[Federal Register Volume 80, Number 39 (Friday, February 27, 2015)]
[Rules and Regulations]
[Pages 10749-10877]
From the Federal Register Online via the Government Publishing Office [www.gpo.gov]
[FR Doc No: 2015-03751]



[[Page 10749]]

Vol. 80

Friday,

No. 39

February 27, 2015

Part II





Department of Health and Human Services





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45 CFR Parts 144, 147, 153, et al.





Patient Protection and Affordable Care Act; HHS Notice of Benefit and 
Payment Parameters for 2016; Final Rule

Federal Register / Vol. 80 , No. 39 / Friday, February 27, 2015 / 
Rules and Regulations

[[Page 10750]]


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DEPARTMENT OF HEALTH AND HUMAN SERVICES

45 CFR Parts 144, 147, 153, 154, 155, 156 and 158

[CMS-9944-F]
RIN 0938-AS19


Patient Protection and Affordable Care Act; HHS Notice of Benefit 
and Payment Parameters for 2016

AGENCY: Centers for Medicare & Medicaid Services (CMS), HHS.

ACTION: Final rule.

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SUMMARY: This final rule sets forth payment parameters and provisions 
related to the risk adjustment, reinsurance, and risk corridors 
programs; cost sharing parameters and cost-sharing reductions; and user 
fees for Federally-facilitated Exchanges. It also finalizes additional 
standards for the individual market annual open enrollment period for 
the 2016 benefit year, essential health benefits, qualified health 
plans, network adequacy, quality improvement strategies, the Small 
Business Health Options Program, guaranteed availability, guaranteed 
renewability, minimum essential coverage, the rate review program, the 
medical loss ratio program, and other related topics.

DATES: These regulations are effective on April 28, 2015 except the 
amendments to Sec. Sec.  156.235, 156.285(d)(1)(ii), and 158.162 are 
effective on January 1, 2016.

FOR FURTHER INFORMATION CONTACT: 
    For general information: Jeff Wu, (301) 492-4305.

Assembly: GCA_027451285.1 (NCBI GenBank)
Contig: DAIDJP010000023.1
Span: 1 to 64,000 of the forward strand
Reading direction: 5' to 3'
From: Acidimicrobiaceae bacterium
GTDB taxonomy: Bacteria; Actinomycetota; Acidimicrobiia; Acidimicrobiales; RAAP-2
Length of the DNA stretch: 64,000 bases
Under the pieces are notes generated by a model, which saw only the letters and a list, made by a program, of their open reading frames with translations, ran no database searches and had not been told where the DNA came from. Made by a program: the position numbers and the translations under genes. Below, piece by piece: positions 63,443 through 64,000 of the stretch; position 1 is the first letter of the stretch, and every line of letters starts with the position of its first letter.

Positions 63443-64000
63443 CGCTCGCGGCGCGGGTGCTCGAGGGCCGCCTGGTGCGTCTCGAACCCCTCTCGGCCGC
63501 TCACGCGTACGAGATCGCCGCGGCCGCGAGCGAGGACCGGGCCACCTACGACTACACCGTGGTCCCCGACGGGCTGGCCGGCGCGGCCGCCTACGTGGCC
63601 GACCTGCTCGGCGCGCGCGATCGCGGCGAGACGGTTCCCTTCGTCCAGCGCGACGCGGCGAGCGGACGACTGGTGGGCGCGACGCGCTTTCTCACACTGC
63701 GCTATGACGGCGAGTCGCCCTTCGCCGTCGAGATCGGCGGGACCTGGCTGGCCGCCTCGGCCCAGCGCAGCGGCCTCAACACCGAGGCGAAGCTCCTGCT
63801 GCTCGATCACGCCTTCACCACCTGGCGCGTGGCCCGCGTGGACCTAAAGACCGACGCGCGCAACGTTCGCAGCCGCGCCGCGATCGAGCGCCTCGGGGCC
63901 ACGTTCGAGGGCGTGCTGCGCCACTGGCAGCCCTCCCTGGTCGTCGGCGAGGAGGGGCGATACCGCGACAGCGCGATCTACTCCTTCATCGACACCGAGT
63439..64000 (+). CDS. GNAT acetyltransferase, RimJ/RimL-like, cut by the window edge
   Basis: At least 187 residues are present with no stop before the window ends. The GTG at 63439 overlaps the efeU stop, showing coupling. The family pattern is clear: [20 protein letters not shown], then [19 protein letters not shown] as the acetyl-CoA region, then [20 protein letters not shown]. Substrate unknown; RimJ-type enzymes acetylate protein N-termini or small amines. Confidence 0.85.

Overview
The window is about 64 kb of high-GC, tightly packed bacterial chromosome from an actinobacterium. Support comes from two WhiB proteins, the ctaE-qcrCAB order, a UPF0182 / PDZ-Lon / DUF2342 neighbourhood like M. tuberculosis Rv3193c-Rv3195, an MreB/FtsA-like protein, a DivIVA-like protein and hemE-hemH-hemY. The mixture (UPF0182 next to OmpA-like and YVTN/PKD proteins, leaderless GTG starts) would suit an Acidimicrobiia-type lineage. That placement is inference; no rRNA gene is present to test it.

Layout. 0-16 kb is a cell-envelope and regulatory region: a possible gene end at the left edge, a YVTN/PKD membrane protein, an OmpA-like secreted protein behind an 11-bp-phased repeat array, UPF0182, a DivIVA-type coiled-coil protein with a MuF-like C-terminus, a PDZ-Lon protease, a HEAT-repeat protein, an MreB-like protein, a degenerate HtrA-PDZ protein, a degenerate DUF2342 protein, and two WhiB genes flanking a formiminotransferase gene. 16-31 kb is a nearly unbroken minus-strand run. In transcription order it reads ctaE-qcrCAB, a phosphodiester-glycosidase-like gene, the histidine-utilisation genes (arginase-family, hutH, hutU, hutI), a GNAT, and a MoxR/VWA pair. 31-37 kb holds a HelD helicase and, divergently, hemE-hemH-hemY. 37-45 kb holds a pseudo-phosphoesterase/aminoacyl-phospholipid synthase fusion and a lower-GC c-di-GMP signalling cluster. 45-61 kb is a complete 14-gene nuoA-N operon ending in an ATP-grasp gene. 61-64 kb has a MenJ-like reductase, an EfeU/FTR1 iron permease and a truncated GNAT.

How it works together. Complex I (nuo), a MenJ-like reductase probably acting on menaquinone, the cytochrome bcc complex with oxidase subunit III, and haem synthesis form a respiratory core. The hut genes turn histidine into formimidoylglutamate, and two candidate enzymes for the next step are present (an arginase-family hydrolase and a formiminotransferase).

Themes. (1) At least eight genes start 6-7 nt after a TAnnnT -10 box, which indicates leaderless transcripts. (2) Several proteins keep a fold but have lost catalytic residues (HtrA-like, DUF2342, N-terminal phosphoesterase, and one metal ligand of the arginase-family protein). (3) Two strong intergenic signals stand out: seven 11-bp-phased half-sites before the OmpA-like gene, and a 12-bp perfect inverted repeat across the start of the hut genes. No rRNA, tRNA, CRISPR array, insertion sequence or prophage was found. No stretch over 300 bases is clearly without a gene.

For matters related to guaranteed availability, guaranteed 
renewability, rate review, or the applicability of Title I of the 
Affordable Care Act in the U.S. Territories: Jacob Ackerman, (301) 492-
4179.
    For matters related to risk adjustment or the methodology for 
determining the reinsurance contribution rate and payment parameters: 
Kelly Horney, (410) 786-0558.
    For matters related to reinsurance generally, distributed data 
collection good faith compliance policy, or administrative appeals: 
Adrianne Glasgow, (410) 786-0686.
    For matters related to the definition of common ownership for 
purposes of reinsurance contributions: Adam Shaw, (410) 786-1019.
    For matters related to risk corridors: Jaya Ghildiyal, (301) 492-
5149.
    For matters related to essential health benefits, network adequacy, 
essential community providers, or other standards for QHP issuers: 
Leigha Basini, (301) 492-4380.
    For matters related to the qualified health plan good faith 
compliance policy: Cindy Yen, (301) 492-5142.
    For matters related to the Small Business Health Options Program: 
Christelle Jang, (410) 786-8438.
    For matters related to the Federally-facilitated Exchange user fee 
or minimum value: Krutika Amin, (301) 492-5153.